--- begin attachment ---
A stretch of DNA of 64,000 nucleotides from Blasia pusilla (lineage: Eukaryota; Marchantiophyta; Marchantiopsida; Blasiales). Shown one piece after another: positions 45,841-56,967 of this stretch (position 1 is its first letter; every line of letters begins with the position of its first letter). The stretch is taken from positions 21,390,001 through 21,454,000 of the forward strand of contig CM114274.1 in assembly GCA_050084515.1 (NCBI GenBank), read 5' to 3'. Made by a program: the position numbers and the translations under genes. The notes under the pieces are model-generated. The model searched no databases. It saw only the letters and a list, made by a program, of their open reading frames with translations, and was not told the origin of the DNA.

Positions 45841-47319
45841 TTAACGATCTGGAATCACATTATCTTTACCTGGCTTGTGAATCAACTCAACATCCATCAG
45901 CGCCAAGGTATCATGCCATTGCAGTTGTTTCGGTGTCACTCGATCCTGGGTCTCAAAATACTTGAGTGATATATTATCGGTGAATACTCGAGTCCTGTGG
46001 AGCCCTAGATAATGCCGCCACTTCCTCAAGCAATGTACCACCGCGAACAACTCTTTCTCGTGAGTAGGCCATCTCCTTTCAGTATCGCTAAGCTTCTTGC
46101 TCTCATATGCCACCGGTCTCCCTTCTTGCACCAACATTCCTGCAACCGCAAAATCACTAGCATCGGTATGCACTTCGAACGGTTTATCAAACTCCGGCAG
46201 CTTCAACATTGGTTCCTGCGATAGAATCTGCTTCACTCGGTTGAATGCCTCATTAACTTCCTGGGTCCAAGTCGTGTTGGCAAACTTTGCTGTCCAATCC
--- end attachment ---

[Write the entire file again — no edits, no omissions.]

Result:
A stretch of DNA of 64,000 nucleotides from Blasia pusilla (lineage: Eukaryota; Marchantiophyta; Marchantiopsida; Blasiales). Shown one piece after another: positions 45,841-56,967 of this stretch (position 1 is its first letter; every line of letters begins with the position of its first letter). The stretch is taken from positions 21,390,001 through 21,454,000 of the forward strand of contig CM114274.1 in assembly GCA_050084515.1 (NCBI GenBank), read 5' to 3'. Made by a program: the position numbers and the translations under genes. The notes under the pieces are model-generated. The model searched no databases. It saw only the letters and a list, made by a program, of their open reading frames with translations, and was not told the origin of the DNA.

Positions 45841-47319
45841 TTAACGATCTGGAATCACATTATCTTTACCTGGCTTGTGAATCAACTCAACATCCATCAG
45901 CGCCAAGGTATCATGCCATTGCAGTTGTTTCGGTGTCACTCGATCCTGGGTCTCAAAATACTTGAGTGATATATTATCGGTGAATACTCGAGTCCTGTGG
46001 AGCCCTAGATAATGCCGCCACTTCCTCAAGCAATGTACCACCGCGAACAACTCTTTCTCGTGAGTAGGCCATCTCCTTTCAGTATCGCTAAGCTTCTTGC
46101 TCTCATATGCCACCGGTCTCCCTTCTTGCACCAACATTCCTGCAACCGCAAAATCACTAGCATCGGTATGCACTTCGAACGGTTTATCAAACTCCGGCAG
46201 CTTCAACATTGGTTCCTGCGATAGAATCTGCTTCACTCGGTTGAATGCCTCATTAACTTCCTGGGTCCAAGTCGTGTTGGCAAACTTTGCTGTCCAATCC